Christ Driving the Money Changers from the Temple is a painting by El Greco, from 1568, now in the National Gallery of Art in Washington, D.C., in the United States. It depicts the Cleansing of the Temple, an event in the Life of Christ.
There exist three other copies of the painting and also a faithful reproduction in the National Gallery in London, which has recently been considered as authentic by scholars in the field of visual arts. Two versions and that other on loan from Madrid are titled Purification of the Temple. The one at the National Gallery in Washington is called Christ Cleansing the Temple. The painting which bears this actual title belongs to the Minneapolis Institute of Art and it is somewhat different from all the other versions of this legendary Christian scene.
It is considered by several authors as the masterpiece of the Venetian period of El Greco. Despite containing some Cretan elements acquired during his formal training, this painting can be fully considered a work of the Italian Renaissance. Perspective emphasizes the handling of the anatomy, the application of color and drama of the scene.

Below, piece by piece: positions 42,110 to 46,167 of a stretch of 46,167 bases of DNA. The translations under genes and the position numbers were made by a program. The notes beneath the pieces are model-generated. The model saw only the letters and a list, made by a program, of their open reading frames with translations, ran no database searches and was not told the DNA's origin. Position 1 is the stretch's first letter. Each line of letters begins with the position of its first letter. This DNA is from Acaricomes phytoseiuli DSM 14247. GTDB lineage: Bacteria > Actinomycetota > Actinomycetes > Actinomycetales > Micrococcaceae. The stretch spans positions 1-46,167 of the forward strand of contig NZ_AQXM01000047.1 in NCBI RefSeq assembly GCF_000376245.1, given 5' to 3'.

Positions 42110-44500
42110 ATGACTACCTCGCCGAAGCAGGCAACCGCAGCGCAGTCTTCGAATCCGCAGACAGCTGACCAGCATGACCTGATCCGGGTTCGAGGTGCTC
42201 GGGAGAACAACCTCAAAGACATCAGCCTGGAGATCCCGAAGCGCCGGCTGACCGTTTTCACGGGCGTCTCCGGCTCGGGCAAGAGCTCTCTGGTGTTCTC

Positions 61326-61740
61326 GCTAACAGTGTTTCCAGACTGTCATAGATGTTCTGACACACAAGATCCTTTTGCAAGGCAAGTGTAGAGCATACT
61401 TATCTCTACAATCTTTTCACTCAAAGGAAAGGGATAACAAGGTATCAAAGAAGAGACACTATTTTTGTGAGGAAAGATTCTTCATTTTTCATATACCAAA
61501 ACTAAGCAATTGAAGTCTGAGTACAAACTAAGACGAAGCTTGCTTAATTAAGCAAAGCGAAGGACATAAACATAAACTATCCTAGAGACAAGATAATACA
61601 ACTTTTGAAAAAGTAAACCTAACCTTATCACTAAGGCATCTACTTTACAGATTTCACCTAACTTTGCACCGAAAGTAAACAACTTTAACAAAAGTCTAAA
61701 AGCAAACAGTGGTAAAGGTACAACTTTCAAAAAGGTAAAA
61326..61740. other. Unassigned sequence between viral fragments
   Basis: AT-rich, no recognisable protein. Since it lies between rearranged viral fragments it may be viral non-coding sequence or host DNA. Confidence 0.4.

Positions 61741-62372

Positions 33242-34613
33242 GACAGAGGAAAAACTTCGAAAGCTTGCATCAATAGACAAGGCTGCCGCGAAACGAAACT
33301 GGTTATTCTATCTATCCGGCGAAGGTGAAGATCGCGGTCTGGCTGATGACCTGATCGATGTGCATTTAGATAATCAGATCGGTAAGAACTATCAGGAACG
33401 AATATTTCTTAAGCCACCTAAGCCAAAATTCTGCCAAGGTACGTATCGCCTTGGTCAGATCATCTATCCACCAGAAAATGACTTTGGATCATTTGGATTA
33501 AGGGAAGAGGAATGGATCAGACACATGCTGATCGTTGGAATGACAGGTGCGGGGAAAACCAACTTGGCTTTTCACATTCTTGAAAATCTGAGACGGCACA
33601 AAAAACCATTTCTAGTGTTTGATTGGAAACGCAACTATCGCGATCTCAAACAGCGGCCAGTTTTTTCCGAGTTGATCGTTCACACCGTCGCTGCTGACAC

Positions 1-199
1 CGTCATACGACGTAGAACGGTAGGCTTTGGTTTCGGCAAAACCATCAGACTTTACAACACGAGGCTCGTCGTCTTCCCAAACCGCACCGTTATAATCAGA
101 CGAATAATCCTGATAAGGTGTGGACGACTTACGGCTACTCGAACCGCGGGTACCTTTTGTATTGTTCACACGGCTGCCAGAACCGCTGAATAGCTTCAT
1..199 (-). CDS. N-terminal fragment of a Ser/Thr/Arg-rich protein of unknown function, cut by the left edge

This is a picture of varied influences, from Tintoretto to Michelangelo and Raphael through Paolo Veronese, and other painters of the Cinquecento venetian school. Still, some errors are seen like the absence of a point of view, the difficulty in making complex groups and the lack of experience in modeling figures.
This article is based on the translation of the corresponding article of Spanish Wikipedia.
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